NOISE REDUCTION INSIDE

We live in a society where our lives are fast paced and noisy. From the moment we wake we are constantly subjected to a barrage of clamour and clatter. The hustle and bustle of traffic, the din of the city, busy workplaces where telephones, fax machines and email alerts bombard us constantly can leave us feeling weary and longing for a more bucolic life. When we finally settle down in the lazy boy to relax and enjoy some longed for peace and quiet at the end of a long day, the last thing we want to hear is the racket from modern day conveniences.

Intensification and maximization of land usage is environmentally beneficial but it results in subdivisions with homes on small lots and the neighbour’s noise often becomes your noise. While there is not much you can do about that there are certainly many ways to minimize the noise inside your home. New home construction has evolved over the years to include increased levels of insulation and a continuous air barrier. Although these improvements were implemented with energy efficiency in mind, the end result has dramatically reduced the amount of sound transmission from exterior to interior. Brick or stone veneer and triple glazed windows also add to the reduction of noise transfer. These innovations make it possible to have peace inside even when homes are built near railroad tracks, highways or any other source of noise.

Many homes are now built with an open concept design. Although this concept is very popular it can pose problems with noise transmission. Kids being rambunctious, the constant hum of appliances, the thunk of the washing machine’s automatic water shut off, the furnace fan and air conditioning unit going off and on, and even the sound of the sump pump are examples of typical noises that fill our homes. Appliance manufacturers are constantly improving their products to run more efficiently and quietly. Sound abatement has become a priority for the manufacturers of dishwashers, washing machines and dryers and replacing old appliances with new ones can make a big difference in the noise level of your home. The decor and interior finishes you choose can also have a significant impact on the noise levels in your home. Soft surfaces such as drapes, fabric wall hangings, rugs, carpet and plush furniture will help absorb sound while hard surfaces such as hardwood floors, plain wood furniture and bare walls can send sound reverberating through a house.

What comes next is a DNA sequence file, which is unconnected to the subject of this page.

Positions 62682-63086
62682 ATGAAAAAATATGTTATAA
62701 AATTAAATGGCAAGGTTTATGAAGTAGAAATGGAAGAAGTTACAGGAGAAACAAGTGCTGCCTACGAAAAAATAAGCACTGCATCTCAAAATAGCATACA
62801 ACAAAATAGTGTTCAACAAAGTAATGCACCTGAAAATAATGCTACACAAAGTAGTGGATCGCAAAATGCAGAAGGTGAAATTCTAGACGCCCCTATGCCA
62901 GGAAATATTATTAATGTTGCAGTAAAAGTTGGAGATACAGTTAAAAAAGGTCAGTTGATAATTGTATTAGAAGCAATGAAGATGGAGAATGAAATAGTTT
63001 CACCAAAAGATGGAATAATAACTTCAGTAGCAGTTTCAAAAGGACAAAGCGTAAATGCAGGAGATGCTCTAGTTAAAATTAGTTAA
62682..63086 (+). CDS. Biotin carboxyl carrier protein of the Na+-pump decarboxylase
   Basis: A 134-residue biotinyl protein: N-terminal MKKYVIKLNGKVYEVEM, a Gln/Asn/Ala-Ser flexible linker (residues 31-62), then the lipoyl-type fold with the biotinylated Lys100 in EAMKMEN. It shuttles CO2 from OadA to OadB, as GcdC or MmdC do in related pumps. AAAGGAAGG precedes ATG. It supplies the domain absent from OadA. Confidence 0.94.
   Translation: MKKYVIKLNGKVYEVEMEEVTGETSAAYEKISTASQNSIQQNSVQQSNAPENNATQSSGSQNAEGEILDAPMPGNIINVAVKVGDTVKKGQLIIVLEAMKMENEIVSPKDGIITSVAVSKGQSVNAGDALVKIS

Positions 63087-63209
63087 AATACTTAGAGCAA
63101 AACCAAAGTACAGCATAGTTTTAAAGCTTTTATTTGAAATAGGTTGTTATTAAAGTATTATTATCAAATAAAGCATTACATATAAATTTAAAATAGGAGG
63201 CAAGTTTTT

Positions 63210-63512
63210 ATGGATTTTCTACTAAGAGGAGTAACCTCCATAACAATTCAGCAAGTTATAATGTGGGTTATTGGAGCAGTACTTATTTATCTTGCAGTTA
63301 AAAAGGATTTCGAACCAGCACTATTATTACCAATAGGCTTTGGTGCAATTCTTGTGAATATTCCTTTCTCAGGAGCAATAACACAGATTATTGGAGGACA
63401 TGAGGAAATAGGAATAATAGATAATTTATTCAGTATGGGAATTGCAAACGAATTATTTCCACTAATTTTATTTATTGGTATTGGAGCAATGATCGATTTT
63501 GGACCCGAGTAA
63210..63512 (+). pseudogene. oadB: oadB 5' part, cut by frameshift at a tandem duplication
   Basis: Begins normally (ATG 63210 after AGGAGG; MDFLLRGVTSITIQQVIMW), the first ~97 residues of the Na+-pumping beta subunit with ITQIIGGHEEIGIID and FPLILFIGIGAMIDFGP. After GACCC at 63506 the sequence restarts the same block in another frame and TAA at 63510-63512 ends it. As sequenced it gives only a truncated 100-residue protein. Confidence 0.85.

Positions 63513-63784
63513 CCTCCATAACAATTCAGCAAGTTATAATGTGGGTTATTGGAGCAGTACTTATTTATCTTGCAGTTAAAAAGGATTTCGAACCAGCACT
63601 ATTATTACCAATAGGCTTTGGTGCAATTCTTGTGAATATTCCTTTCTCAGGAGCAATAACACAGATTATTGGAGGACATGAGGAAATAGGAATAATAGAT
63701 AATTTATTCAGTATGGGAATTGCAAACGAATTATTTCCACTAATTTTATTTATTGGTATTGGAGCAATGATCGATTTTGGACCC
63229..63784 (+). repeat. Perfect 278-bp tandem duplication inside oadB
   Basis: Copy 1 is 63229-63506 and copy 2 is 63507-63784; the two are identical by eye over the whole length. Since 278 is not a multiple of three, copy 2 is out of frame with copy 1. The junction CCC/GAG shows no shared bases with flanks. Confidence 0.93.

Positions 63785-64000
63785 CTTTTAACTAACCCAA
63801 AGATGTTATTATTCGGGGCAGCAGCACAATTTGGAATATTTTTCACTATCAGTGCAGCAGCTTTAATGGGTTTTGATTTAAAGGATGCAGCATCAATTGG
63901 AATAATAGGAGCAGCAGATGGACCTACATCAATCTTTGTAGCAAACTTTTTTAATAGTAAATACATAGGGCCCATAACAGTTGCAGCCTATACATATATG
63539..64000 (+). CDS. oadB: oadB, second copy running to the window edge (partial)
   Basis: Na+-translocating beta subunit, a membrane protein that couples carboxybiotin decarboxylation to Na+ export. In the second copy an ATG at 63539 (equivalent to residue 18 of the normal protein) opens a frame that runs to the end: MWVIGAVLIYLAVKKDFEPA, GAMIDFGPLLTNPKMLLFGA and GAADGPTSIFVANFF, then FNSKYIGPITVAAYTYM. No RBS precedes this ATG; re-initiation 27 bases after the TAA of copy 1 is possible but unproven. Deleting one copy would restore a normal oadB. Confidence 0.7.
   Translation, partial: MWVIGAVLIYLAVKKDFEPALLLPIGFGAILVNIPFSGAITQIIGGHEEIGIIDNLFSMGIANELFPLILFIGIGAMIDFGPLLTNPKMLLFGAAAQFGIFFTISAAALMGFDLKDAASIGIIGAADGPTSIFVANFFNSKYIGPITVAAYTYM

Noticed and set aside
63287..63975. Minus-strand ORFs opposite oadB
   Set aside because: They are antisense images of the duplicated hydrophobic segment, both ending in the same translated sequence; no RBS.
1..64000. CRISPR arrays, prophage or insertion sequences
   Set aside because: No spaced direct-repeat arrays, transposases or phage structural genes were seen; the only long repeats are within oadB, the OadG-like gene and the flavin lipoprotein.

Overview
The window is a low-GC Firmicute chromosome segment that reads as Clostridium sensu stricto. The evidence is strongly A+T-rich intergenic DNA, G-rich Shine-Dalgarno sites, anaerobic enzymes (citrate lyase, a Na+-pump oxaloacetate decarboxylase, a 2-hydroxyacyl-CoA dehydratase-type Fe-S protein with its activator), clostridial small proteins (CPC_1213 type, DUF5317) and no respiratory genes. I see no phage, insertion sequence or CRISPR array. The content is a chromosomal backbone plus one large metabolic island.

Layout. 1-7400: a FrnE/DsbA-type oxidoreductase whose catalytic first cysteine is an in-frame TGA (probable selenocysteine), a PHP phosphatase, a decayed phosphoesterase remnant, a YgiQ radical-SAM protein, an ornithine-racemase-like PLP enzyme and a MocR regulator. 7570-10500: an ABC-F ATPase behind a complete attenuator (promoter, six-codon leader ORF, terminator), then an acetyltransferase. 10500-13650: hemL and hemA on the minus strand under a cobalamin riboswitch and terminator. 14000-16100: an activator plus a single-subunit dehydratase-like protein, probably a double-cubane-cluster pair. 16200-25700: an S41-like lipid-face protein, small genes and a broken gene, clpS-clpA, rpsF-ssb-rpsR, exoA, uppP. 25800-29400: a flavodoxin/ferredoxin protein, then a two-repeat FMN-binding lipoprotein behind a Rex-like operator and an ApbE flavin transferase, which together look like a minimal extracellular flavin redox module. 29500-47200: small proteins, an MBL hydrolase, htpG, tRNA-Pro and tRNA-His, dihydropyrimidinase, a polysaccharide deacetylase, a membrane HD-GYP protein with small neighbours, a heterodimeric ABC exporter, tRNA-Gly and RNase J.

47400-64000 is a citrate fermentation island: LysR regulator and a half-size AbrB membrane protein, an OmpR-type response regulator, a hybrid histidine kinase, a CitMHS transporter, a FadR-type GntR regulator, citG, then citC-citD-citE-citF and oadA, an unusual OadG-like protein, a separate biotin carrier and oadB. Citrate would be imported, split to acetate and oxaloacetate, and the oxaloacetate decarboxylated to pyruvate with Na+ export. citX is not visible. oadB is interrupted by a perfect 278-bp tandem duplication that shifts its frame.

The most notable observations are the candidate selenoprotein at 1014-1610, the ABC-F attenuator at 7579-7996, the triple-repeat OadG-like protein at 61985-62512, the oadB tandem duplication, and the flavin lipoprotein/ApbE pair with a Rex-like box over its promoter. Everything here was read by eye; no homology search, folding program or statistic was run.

Sound transmission between rooms can be minimized by a variety of means. Standard hollow core interior doors can be replaced with solid core doors. The use of resilient channel (metal strips that separate drywall from wood studs) works very well in walls and ceilings to reduce sound transmission. Other techniques to reduce sound transmission between rooms or between floors include the use of mineral wool sound insulation, acoustic foam panels, thicker drywall or light density spray foam. With the popularity of main floor or second floor laundry rooms these areas have become prime locations to implement noise reduction techniques. Home theatre or media rooms also benefit from this technology.

When finishing a basement consideration should be given to noise reduction. Normally the reason for finishing a basement is to create a space to “get away” from the main part of the house. It can be a space for kids to play, to entertain friends, or a separate living space for a growing family. In any event the noise level between the floors can vary greatly and some sound attenuation measures should be contemplated in the design.

If your goal is a comfortable, calm and serene oasis, sound attenuation is an important consideration when building a new home or renovating an existing one.

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